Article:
So, you have this awesome picture that you posted to your Facebook post and you boosted it. Or maybe you created a new ad with that same awesome image. You submit it and get the awesome “Your ad has been approved” message. You think, “that’s cool”, and then go to bed. When you wake up ready to start the next day, you check your email and see “Your ad wasn’t approved – please edit and resubmit your ad”. You think “WTH Facebook?”
Enter Facebook’s 20 percent rule, where they say your image can’t contain more than 20% text. The issue is that they use this “grid” system to automatically check images, so even though you may have less than 2o% text, you may still get dinged.
The email basically says:
Your ad wasn’t approved because it uses too much text in its image or video thumbnail, which doesn’t follow Facebook’s ad guidelines. Ad images or video thumbnails aren’t allowed to include more than 20% text. You’ll still be charged for any impressions or clicks your ad received before it was disapproved.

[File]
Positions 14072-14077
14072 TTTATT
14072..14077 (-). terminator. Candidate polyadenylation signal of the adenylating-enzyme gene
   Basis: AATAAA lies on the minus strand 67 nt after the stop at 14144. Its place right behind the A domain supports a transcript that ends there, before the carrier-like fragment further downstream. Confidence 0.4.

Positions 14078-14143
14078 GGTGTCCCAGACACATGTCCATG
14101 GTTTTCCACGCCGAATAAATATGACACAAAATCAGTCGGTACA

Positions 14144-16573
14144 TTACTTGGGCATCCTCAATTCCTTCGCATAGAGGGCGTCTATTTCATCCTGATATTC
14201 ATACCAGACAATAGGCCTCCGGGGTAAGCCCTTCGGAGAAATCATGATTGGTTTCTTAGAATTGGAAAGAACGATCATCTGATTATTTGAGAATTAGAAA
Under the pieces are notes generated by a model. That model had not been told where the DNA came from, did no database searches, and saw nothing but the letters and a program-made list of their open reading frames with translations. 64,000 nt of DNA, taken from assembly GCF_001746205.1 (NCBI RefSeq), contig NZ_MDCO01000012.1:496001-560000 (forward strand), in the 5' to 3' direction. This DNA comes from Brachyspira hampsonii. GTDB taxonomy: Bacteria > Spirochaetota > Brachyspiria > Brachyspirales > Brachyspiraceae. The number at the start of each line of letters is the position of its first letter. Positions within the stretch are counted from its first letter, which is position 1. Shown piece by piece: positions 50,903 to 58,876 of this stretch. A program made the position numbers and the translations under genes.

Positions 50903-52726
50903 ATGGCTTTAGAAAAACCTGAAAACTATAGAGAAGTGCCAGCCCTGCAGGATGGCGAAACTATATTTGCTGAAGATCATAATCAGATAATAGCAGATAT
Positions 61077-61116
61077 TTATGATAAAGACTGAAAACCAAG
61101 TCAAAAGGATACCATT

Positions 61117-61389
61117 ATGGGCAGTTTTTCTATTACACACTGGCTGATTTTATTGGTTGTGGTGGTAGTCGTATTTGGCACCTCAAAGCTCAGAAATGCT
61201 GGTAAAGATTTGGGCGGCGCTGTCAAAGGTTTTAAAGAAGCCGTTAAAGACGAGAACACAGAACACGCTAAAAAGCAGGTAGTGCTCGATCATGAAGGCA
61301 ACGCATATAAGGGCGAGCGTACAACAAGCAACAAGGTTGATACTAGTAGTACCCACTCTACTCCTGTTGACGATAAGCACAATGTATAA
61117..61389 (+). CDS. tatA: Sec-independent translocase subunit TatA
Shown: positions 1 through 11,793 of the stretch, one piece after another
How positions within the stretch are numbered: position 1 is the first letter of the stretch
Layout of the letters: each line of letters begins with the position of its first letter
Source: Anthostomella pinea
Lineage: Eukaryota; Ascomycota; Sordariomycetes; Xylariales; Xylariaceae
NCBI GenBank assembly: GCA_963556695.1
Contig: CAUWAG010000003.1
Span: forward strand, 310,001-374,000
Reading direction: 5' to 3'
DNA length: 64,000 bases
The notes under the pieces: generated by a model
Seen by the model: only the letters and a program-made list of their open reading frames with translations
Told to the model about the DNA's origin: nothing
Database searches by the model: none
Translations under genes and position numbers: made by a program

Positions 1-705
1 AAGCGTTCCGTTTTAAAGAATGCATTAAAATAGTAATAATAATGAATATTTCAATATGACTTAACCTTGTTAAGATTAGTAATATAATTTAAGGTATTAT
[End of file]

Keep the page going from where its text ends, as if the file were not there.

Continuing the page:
You may upload your ad image to see why it is considered 20% text, or visit the Help Center to learn more.
If you’ve read the guidelines in the Help Center and think your ad follows the rules and should have been approved, please let us know.
(good luck getting someone to respond to your email with anything but a canned message, days later)
But here’s the thing, you KNOW that there wasn’t much text on the ad, so what’s the deal?
Well, Facebook has an algorithm that basically uses a “grid” tool to see if your image has more than 20% text. I honestly think there are better ways of doing this, but Facebook is king and we’ll have to live with it.
What you can use to pretty much guarantee that your image will be approved is their “Grid Tool” here. You upload an image and then mark the boxes that contain text. If part of the text goes outside of a box, you have to mark both boxes.
Here’s what one of my “disapproved” images looked like:
You can see how the bottom of the word “START” goes beyond 2 boxes, which brings it to 24%.
So I headed to Photoshop and did some quick editing to basically “squish” everything down, and this was the end result:
So, we have the same image with the text moved in different areas of the image, and the Facebook minions remain happy. I digress.